Good Composting Practices

Aerobic bacteria use nitrogen and carbon while they break down organic matter. Your goal is to create a great environment in your compost pile for aerobes. Follow these “good composting practices” for some sure success.
Collected Leaves

  • Compost plant matter like leaves, grass clippings, yard and garden waste.
  • Compost kitchen waste from fruits and vegetables and eggshells.
  • Don’t compost fatty wastes (meats, oils), ashes or pet droppings.
    Collected Grass Clippings
  • Some homeowners, with access to manure from disease-free livestock and poultry, may choose to add layers of nitrogen-rich manure or barn muck.
  • Build your compost pile with about two-thirds “browns” (leaves, etc.) and one-third “green” (grass clippings, fruit and vegetable waste). This ratio promotes the 25:1 carbon-nitrogen ratio preferred by aerobic bacteria.
Your aerobes will enjoy it if your raw compost materials are properly prepared. Make sure to use the mulched leaves and grass clippings you have collected with your Cyclone Rake! The chopped up leaves have more surface area for the microbes to feast. Layer the materials, based on the size of your pile, alternating browns and greens.

A compost pile with the right brown-green ratio is low-maintenance, so long as two things are provided: air and water. Aerobic bacteria do best with plenty of oxygen, and they utilize organic materials dissolved in water. A 40 to 60 percent moisture content is ideal; the more “browns” in a pile (especially wood chips and straw mulch), the wetter the pile should be.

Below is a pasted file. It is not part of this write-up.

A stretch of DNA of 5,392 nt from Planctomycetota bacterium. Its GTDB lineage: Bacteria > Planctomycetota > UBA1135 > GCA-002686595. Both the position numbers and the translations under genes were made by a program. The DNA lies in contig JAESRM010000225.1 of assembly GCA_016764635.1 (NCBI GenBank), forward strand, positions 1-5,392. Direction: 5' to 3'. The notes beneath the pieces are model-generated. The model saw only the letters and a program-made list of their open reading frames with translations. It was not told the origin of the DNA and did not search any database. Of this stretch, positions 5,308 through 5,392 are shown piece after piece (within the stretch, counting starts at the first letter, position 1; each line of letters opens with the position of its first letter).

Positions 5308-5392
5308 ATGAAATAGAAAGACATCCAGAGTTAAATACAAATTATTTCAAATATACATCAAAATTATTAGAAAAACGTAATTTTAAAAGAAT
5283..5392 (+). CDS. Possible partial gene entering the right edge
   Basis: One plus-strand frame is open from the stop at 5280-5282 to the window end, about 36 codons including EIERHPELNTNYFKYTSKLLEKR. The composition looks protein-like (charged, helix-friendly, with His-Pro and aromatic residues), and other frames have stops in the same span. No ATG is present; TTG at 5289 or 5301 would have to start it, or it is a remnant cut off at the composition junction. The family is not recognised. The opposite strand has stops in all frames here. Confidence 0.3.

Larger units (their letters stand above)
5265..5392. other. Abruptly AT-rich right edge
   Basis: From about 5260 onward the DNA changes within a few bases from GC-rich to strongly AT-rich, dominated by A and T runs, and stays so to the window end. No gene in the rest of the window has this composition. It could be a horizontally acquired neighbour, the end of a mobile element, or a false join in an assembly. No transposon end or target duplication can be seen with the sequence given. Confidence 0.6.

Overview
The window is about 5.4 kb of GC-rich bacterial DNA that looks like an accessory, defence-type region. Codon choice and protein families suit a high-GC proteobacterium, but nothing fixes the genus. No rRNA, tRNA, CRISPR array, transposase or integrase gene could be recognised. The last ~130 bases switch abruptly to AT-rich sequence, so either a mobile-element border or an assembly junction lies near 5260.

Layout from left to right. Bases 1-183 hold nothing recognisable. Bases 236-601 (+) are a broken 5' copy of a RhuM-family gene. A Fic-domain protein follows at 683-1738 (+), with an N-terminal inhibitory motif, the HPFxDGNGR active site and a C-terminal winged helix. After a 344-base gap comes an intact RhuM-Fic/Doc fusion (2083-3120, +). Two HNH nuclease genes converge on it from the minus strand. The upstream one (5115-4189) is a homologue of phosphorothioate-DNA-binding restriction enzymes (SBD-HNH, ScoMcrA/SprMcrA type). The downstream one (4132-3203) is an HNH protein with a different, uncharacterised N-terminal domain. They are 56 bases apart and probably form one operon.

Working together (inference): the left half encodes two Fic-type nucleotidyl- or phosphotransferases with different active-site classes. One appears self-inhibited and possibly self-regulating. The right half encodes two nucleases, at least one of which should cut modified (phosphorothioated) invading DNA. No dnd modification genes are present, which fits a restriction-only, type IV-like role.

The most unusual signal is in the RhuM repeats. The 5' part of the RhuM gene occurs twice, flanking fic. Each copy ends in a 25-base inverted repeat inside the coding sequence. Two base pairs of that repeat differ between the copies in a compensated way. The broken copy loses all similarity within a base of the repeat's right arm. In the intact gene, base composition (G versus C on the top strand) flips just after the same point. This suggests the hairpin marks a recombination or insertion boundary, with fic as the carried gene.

• Water collected from dehumidifiers and rain barrels can help
    keep the pile moist
  • Moisten the pile as you turn it to distribute water evenly
  • If you live near a microbrewery (or brew your own), wet brewers
    grains can be a fr
    ee, moist addition to the compost pile
Turning the pile keeps the pile from compacting. Some composters like to install a PVC pipe, with holes drilled in it, in the center of the compost pile. Others like to use a cylinder of chicken wire or even a bundle of sticks to help air circulation.

Finally, a word about temperature. As the microorganisms do their thing, temperatures rise in the compost pile. You can pay a lot of attention to your compost pile’s temperature, even purchasing a compost thermometer! A “hotter” pile will decompose faster, but this is not too much of a worry in the summer months. If you have the right mix to begin with, and regularly turn the pile, the temperature will stay in the range preferred by the most productive aerobes.

Once the compost is finished, it will be fluffy and black. Add it to your beds and gardens, turning it into the soil. Keep some of the “finished” compost in your pile to help jumpstart the next batch.

If you are interested and want more information about the science behind composting, be sure to check out resources available from your local Extension office or the link above from the University of Illinois.


Happy Composting!